Most evolutionary psychologists and geneticists have moved away from the nature–nurture conceptualization on the basis that it is too limited to explain the nuances of the interactions that occur throughout human development. As a result, researchers have developed more comprehensive models of these relationships. For example, dynamic systems theory presumes that human behavior is best seen as the interaction of different systems (biologic, social, psychological) with development being emergent, nonlinear and multi-determined. From this theoretical standpoint, genetic diversity is responsible for some variability in the differences between individuals in how they respond to different experiences and beneficial changes like performance adaptations happen when there is a favorable interaction with important environmental constraints. For example, there is growing consensus in the study of human obesity that the contribution of genetic factors is exacerbated in North American environments that are high in caloric availability.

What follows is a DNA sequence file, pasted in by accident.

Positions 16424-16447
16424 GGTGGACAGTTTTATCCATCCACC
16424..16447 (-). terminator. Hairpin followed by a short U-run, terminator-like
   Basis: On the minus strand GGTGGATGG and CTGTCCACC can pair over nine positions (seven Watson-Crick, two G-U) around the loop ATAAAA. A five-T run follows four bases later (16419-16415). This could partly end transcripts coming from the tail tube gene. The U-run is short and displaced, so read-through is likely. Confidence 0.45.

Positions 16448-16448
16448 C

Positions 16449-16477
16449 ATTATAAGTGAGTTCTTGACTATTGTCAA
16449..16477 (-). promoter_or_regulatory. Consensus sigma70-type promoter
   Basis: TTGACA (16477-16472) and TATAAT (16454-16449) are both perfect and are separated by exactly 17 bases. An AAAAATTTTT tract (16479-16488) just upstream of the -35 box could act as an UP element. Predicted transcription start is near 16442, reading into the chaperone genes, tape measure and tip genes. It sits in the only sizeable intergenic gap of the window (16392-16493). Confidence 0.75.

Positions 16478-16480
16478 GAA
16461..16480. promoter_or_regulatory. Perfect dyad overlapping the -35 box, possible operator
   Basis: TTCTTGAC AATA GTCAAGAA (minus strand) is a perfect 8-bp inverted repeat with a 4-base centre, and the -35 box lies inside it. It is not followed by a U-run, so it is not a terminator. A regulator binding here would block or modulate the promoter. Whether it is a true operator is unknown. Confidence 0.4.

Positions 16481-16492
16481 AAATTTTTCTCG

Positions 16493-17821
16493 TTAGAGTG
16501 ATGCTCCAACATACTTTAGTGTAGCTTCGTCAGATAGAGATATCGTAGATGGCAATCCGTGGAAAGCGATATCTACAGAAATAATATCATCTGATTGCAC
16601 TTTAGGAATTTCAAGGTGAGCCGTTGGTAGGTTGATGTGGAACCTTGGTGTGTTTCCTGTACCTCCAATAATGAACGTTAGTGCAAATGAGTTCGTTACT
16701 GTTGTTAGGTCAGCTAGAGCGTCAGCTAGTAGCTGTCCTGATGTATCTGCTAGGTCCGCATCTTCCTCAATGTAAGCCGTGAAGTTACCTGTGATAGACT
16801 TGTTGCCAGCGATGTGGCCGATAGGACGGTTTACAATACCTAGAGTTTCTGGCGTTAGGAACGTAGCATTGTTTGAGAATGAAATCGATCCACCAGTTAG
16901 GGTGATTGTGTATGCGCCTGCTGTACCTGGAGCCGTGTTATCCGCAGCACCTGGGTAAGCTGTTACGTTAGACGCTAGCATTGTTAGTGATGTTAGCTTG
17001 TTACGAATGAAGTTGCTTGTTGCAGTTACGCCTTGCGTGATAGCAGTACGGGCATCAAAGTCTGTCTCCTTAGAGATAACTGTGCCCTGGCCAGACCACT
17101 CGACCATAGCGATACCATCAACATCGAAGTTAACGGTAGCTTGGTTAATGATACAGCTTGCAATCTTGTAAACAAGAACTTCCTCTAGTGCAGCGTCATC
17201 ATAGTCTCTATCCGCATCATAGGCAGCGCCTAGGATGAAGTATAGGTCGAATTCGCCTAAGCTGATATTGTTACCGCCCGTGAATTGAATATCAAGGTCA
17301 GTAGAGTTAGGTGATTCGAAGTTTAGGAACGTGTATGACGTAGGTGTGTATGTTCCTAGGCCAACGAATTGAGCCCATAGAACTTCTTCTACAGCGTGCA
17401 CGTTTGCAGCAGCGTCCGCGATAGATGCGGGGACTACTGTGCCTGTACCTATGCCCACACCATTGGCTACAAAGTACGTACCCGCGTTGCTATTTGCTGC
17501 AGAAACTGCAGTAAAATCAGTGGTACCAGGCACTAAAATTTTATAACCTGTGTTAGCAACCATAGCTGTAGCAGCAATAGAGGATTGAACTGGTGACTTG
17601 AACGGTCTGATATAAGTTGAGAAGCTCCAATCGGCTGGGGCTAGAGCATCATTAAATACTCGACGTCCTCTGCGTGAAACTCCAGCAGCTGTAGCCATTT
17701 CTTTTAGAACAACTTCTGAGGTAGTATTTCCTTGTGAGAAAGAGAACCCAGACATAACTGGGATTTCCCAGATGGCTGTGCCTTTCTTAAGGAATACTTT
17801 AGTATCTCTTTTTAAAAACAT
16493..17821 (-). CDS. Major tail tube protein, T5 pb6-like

In evolutionary psychology, focus is on the differences between obligate and facultative adaptations. Obligate adaptations occur no matter what environment a person experiences while facultative adaptations are sensitive to environmental variations. The fact that sugar tastes sweet and lemons taste sour (obligate adaptations) does not change if they are experienced in a different environment. Other, more complex qualities reflect facultative adaptations, similar to if–then statements. The attachment style one has as an adult (i.e., how you approach long-term relationships), for example, is affected by the level of trust one had in their caregivers as a child. If a young person often has promises broken by a parent, this may lead to trust issues as an adult. Given that obligate adaptations do not typically vary across development, scientists in this area focus on how different developmental experiences affect the expression of facultative adaptations.